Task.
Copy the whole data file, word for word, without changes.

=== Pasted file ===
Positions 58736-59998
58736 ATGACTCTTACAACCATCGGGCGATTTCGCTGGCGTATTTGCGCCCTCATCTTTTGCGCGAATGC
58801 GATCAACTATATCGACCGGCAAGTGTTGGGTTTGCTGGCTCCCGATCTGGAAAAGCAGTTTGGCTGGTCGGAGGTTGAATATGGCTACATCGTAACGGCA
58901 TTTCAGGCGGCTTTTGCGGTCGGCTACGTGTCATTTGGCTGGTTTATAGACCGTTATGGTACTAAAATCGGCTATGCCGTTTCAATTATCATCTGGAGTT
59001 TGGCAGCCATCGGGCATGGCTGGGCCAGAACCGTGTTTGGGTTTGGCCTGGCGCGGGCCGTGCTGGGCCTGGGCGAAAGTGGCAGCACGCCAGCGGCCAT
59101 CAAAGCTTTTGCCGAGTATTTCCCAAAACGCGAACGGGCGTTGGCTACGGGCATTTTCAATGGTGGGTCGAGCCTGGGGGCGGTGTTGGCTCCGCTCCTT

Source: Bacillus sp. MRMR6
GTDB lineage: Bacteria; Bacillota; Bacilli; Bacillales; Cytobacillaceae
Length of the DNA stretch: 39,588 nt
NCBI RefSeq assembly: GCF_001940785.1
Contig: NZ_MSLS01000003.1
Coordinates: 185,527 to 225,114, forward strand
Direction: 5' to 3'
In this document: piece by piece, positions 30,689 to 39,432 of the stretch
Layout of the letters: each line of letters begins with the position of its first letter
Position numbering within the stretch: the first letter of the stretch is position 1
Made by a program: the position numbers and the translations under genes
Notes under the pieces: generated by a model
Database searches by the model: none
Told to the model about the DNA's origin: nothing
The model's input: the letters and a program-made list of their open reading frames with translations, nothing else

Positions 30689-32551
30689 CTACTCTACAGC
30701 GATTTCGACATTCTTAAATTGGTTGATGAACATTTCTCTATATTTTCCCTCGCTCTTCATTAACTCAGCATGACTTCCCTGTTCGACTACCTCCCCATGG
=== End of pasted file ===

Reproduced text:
Positions 58736-59998
58736 ATGACTCTTACAACCATCGGGCGATTTCGCTGGCGTATTTGCGCCCTCATCTTTTGCGCGAATGC
58801 GATCAACTATATCGACCGGCAAGTGTTGGGTTTGCTGGCTCCCGATCTGGAAAAGCAGTTTGGCTGGTCGGAGGTTGAATATGGCTACATCGTAACGGCA
58901 TTTCAGGCGGCTTTTGCGGTCGGCTACGTGTCATTTGGCTGGTTTATAGACCGTTATGGTACTAAAATCGGCTATGCCGTTTCAATTATCATCTGGAGTT
59001 TGGCAGCCATCGGGCATGGCTGGGCCAGAACCGTGTTTGGGTTTGGCCTGGCGCGGGCCGTGCTGGGCCTGGGCGAAAGTGGCAGCACGCCAGCGGCCAT
59101 CAAAGCTTTTGCCGAGTATTTCCCAAAACGCGAACGGGCGTTGGCTACGGGCATTTTCAATGGTGGGTCGAGCCTGGGGGCGGTGTTGGCTCCGCTCCTT

Source: Bacillus sp. MRMR6
GTDB lineage: Bacteria; Bacillota; Bacilli; Bacillales; Cytobacillaceae
Length of the DNA stretch: 39,588 nt
NCBI RefSeq assembly: GCF_001940785.1
Contig: NZ_MSLS01000003.1
Coordinates: 185,527 to 225,114, forward strand
Direction: 5' to 3'
In this document: piece by piece, positions 30,689 to 39,432 of the stretch
Layout of the letters: each line of letters begins with the position of its first letter
Position numbering within the stretch: the first letter of the stretch is position 1
Made by a program: the position numbers and the translations under genes
Notes under the pieces: generated by a model
Database searches by the model: none
Told to the model about the DNA's origin: nothing
The model's input: the letters and a program-made list of their open reading frames with translations, nothing else

Positions 30689-32551
30689 CTACTCTACAGC
30701 GATTTCGACATTCTTAAATTGGTTGATGAACATTTCTCTATATTTTCCCTCGCTCTTCATTAACTCAGCATGACTTCCCTGTTCGACTACCTCCCCATGG